This book serves an important function by providing progressive, useful examples of Django's role in the development of realistic projects. During the course of the tutorial you build three basic apps: A simple brochureware-oriented CMS, a complete blogging system (with Akismet spam protection and RSS feeds, among other features), and a social code-sharing site similar to that found at djangosnippets.org (with account signups, syntax highlighting via pygments, and bookmarking features — the whole enchilada). You may or may not find these projects
immediately relevant to your work or goals, but the projects themselves are really just platforms for delving into Django's nooks and general philosophy. It's an important point to make about the book especially, because though Django itself provides potent facilities for creating reusable code while preserving a high degree of flexibility, "magic" is kept to a minimum compared to some other popular frameworks. It follows that maximizing your knowledge of Django's inner workings through familiar paradigms is critical to making the framework perform to your best advantage. The book excels at accomplishing this goal.
Along these lines, a lot of territory is covered in a short span. You're introduced to a couple of Django's contrib apps — code which comes with a normal Django installation and which cleanly plugs into your own application while remaining extremely customizable. After being ushered through a straightforward installation and database configuration, your first exposure to development is through the contrib app most frequently lauded in the Djangoverse, Django's deservedly well known admin system. But immediately, emphasis is shifted from the basic features of the system to the ways it can be customized. This approach of introducing a feature and then modifying or extending it is repeated immediately with Django's Flatpages contrib app, a very basic CMS which, again, comes with Django and installs with a single line of code and one command.
The strongest feature of the book, though, is not the speed or facility with which features are presented, but rather the way these features are always demonstrated with a mind to Django's strongest argument: how easy it is to create reusable code, once you understand the framework's approach. As you move through the next four chapters of building the blogging system, the establish-modify-extend technique of presentation does a good job of working you through various standard Django features — generic views (a very important concept which is illuminated nicely), code organization, ORM techniques, template inheritance, and so forth — and you're smoothly shown the ways by which you will be able to incorporate much of the code you write into your future work. As you begin your last project, the code-sharing app, you've gotten an overview of both coding and workflow techniques which work best with Django. The final chapters reinforce everything you've learned while still introducing new material on library integration, form handling and the newforms library, and code distribution.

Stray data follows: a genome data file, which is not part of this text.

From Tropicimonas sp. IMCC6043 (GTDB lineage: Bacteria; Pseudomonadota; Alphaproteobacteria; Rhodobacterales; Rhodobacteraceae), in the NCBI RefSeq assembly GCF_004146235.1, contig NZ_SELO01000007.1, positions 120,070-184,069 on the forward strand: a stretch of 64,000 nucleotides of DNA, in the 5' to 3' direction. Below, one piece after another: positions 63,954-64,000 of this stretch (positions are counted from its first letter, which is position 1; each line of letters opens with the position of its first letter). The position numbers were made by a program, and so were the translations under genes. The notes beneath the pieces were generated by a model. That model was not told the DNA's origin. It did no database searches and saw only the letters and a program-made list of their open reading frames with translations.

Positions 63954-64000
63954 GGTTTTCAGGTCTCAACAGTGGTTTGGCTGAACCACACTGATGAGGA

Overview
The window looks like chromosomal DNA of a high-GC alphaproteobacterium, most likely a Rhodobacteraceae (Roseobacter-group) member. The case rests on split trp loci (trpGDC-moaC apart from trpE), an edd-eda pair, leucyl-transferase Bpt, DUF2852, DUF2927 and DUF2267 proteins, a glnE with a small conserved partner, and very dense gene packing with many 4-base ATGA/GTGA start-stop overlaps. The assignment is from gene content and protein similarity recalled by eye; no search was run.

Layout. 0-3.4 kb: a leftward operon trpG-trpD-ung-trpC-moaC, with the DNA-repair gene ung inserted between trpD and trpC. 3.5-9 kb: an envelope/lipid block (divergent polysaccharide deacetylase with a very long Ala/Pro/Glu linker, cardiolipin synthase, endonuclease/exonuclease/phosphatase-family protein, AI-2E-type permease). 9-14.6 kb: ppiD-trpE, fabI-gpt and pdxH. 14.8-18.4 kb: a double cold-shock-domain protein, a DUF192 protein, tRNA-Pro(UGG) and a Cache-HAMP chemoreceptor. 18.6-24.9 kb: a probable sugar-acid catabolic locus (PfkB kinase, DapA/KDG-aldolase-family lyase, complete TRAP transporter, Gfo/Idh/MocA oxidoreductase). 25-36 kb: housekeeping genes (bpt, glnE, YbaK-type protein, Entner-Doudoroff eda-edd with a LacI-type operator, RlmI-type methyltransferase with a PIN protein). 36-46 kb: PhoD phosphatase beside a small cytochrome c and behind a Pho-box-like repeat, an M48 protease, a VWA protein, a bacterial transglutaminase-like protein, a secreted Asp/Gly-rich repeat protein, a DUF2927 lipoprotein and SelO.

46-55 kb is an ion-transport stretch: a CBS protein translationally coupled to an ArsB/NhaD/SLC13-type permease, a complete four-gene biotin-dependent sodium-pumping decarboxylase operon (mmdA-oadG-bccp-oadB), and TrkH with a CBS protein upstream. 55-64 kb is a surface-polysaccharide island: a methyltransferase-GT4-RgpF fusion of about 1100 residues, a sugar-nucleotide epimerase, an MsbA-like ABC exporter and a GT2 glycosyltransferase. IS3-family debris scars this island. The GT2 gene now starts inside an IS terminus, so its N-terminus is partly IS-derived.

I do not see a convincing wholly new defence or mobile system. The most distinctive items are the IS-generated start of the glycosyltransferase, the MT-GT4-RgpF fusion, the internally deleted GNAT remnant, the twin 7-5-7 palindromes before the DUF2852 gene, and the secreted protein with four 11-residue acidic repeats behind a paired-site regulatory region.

The overall approach is very effective, though I found I had to trust the tutorial a little at first in order to get the most out of it. The projects initially seemed somewhat vanilla, so it wasn't until I really focused on the organization of the material that I discovered the book's strengths. Now I wish I'd had this book years ago.
Issues? I had only one, really. The material presents itself as a tutorial suitable for those who are just starting out with Python. For example, near the beginning of the material the def keywork is pointed out as the way Python functions are declared, and similar kinds of notes and comments pepper the tutorial, somewhat unevenly, as well. While I appreciate the impulse to make the material as accessible as possible, I'm skeptical of the book's role as truly introductory at that level, although I could see some experienced developers, especially those coming from other languages, benefiting from these quick notes. But my feeling in general would be that if you're so new to Python that the def keyword is a revelation, you might be better off starting elsewhere before you dive into Django.
This is a minor point, though, and if you're willing to give the material the time, you'll appreciate what Django has to offer more and more with every page. The book maintains a brisk pace which I truly appreciated. And if you've struggled with Django in the past, or you've wanted to learn more about what to do beyond getting the admin running, "Practical Django Projects" is an excellent foundation for your Django education. I absolutely recommend this as the Django book I've found to be, by far, the most useful.
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